By Mary Motzko | August 25th, 2021 | | 0 Comments

How would you describe the culture at your fleet operation? Is it one that was intentionally created and executed, or is it something that happened accidentally?

If it’s the latter, that’s OK. As our hosts divulged in a recent episode of “The Fleet Success Show” podcast, the culture at RTA was accidental for a long time. And former trucking executive Jeff Jenkins and fleet Hall of Famer Steve Saltzgiver both worked at companies where there wasn’t an established culture.

In all instances, this created negative work environments. RTA CEO Josh Turley discussed on the podcast that for a long time the culture at RTA was one where everyone was really nice to each other. That’s not a bad thing, by any means, but without a formal culture in place, he didn’t have parameters to go by when hiring – or even firing – employees.

Establishing an intentional culture lets you ensure everyone at your operation is “rowing in the same direction,” and they all know what core values are at the center of the operation, and what qualities all employees must have.

So, how do you do that? Our co-hosts provided tips on the podcast.

To start, you must establish your operation’s purpose, core values, and mission. Why does your operation exist? What services do you provide to your stakeholders? What do you want to accomplish at your operation? What are your overall goals?

To learn more about establishing our core values and mission, listen to previous episodes of our podcast.

Or, maybe you have a large goal you want to achieve. In his book “Built to Last,” Jim Collins discussed the notion of a Big Hairy Audacious Goal (BHAG). This is a big objective you want to accomplish. It’s compelling and clear, and it unifies your team by creating team spirit around trying to achieve it.

You also need to determine core values. What qualities should each team member possess? When you hire new people, what values are you looking for? When you fire someone, what qualities are they lacking that leads you to terminate their employment?

Patrick Lencioni writes about core values in his book “The Ideal Team Player.” He tells a fable to show how one fictional company focused on only having employees who were Humble, Hungry, and Smart. He showed how they made difficult decisions to pass on qualified job candidates who didn’t possess all three traits, and how they evaluated their current staff to see who no longer fit the culture.

In the podcast, Josh said that once you establish your purpose, values, and mission, then the real work begins. To start, you need to communicate these to your staff.

“My title is CEO, but it’s really CRO – the Chief Reminding Office,” Josh said.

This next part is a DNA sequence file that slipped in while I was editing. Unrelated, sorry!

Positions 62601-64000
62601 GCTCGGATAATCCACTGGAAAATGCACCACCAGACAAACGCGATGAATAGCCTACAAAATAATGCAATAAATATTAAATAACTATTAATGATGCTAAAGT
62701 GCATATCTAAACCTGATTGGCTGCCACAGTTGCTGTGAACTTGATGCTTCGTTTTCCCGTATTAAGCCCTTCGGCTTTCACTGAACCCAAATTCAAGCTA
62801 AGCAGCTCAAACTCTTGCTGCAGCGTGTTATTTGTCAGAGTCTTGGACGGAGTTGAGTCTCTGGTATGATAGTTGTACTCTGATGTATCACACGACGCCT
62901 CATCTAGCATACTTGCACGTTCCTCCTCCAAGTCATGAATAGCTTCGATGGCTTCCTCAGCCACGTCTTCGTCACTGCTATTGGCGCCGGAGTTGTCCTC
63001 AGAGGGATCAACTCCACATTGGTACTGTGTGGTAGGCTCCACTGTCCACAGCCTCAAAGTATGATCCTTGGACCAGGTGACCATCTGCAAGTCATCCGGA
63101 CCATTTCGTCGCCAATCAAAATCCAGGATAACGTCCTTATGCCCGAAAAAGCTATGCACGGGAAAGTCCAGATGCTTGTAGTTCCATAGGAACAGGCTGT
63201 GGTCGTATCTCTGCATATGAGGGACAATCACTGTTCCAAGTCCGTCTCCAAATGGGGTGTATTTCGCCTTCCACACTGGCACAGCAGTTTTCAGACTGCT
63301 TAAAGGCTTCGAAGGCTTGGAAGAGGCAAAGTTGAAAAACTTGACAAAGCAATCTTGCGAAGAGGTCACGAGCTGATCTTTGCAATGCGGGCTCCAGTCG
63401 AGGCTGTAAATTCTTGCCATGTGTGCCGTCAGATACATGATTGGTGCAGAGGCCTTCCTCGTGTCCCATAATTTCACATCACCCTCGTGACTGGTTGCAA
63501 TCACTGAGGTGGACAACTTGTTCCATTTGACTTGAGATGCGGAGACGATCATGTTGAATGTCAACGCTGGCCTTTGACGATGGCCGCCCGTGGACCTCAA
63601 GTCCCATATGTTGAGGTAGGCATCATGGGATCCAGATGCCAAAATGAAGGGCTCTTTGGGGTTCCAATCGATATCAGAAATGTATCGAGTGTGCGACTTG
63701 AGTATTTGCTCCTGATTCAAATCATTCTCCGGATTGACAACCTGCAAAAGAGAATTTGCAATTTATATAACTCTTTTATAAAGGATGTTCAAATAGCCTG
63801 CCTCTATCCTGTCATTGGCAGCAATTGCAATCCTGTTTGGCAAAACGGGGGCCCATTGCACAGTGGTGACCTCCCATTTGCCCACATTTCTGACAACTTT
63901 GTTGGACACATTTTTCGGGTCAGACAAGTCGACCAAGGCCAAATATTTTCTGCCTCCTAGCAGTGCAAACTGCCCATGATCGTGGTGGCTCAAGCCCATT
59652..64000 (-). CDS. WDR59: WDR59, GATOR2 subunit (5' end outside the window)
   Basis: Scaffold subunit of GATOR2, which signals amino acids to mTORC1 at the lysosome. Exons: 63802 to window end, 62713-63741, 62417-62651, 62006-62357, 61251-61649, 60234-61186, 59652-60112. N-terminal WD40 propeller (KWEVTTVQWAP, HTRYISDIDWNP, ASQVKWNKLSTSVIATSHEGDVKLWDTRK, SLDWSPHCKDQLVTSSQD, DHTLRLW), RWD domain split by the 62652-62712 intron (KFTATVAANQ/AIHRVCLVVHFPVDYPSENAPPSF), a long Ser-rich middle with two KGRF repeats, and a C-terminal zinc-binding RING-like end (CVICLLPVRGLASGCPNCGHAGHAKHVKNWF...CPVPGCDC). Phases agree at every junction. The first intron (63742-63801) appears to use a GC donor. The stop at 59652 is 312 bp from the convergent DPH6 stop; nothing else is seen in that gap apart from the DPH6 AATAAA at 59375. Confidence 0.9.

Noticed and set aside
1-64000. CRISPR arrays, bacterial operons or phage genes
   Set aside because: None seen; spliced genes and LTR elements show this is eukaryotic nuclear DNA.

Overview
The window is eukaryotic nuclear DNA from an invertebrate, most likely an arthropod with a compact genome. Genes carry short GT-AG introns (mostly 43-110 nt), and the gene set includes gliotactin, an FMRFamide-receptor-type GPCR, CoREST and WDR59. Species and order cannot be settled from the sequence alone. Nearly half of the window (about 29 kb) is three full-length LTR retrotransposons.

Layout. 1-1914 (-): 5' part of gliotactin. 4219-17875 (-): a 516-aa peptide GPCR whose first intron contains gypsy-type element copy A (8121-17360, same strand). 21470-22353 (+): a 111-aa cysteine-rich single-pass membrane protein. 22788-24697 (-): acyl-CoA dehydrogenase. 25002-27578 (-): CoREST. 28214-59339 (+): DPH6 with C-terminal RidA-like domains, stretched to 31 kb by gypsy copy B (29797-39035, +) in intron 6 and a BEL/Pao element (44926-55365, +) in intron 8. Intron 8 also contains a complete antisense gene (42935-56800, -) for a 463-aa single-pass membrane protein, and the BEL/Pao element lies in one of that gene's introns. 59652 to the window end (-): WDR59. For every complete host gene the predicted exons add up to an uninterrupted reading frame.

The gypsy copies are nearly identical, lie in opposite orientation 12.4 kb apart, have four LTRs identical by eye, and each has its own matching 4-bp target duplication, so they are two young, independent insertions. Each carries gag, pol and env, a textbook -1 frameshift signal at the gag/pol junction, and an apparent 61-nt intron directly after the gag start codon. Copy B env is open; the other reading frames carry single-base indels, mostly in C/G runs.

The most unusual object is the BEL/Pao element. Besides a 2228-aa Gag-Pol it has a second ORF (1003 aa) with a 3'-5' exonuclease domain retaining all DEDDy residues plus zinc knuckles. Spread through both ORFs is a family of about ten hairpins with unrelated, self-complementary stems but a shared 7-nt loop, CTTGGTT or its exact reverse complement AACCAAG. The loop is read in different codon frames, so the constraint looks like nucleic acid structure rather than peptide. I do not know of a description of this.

He added that he is constantly repeating RTA’s mission and values to employees. He does it in each team meeting just to make sure everyone knows why RTA exists and what our goals are.

“If you’re not sick of saying it yet, you haven’t said it enough,” Josh said.

He also added that you know you’ve done your job of communicating correctly when your staff can do an impression of you saying it.

Then, once your staff is aware of the purpose, values, and mission, you then need to make sure you stay dedicated to these. If you start to veer off course, it’s the job of the leader to remind everyone where you’re going, and why.

Listen to the full episode of the podcast to get Josh’s book recommendations that he used to help create RTA’s core values.

It’s also the leader’s job to ensure your employees are all dedicated to the mission and values.

Josh uses a unique technique to ensure he has the right people on his team. In a concept he got from InfusionSoft, after an employee has been at RTA for 90 days, Josh will offer them 10% of their salary if they decide this isn’t the place or the job for them. Instead of keeping people around who don’t want to be there, and who could damage the culture, Josh would rather part ways with no hard feelings, and give them some money to help them find their next job. But, if an employee opts to stay, then Josh has them write a letter to themselves saying why they’re staying. This can serve as a reminder for them as to why they want to be at RTA and why they’re committed to the mission.

Listen to the podcast to hear Josh compare the hiring process to dating and marriage.

Josh took this a step farther a couple of months ago. He realized that while he makes the offer to new hires, he never did the same exercise with his long-time employees. So, he made the offer to the entire company. Now, Josh knew this was risky. If everyone took the money, he’d be out a lot of cash, and he’d be sitting at the office by himself the following Monday. But he was willing to take the chance to ensure he had the right people on his team – who all wanted to be there and help the company achieve its goals.

Listen to the podcast to learn why having 1:1 meetings with your employees will benefit your operation.

While establishing an intentional culture might seem like a nice-to-have at your operation, it is crucial to achieving your goals. If you have unhappy employees who are miserable at work, chances are they are not going to do a good job. And if they are miserable, then they risk making others unhappy, too, leaving you with numerous employees who just don’t want to be there.

Creating an intentional culture can help you ensure you have employees who fit the culture and will work hard to make your fleet operation successful.

We have a lot more to say about creating an intentional culture. To hear the full conversation and get more tips, listen to the complete podcast episode.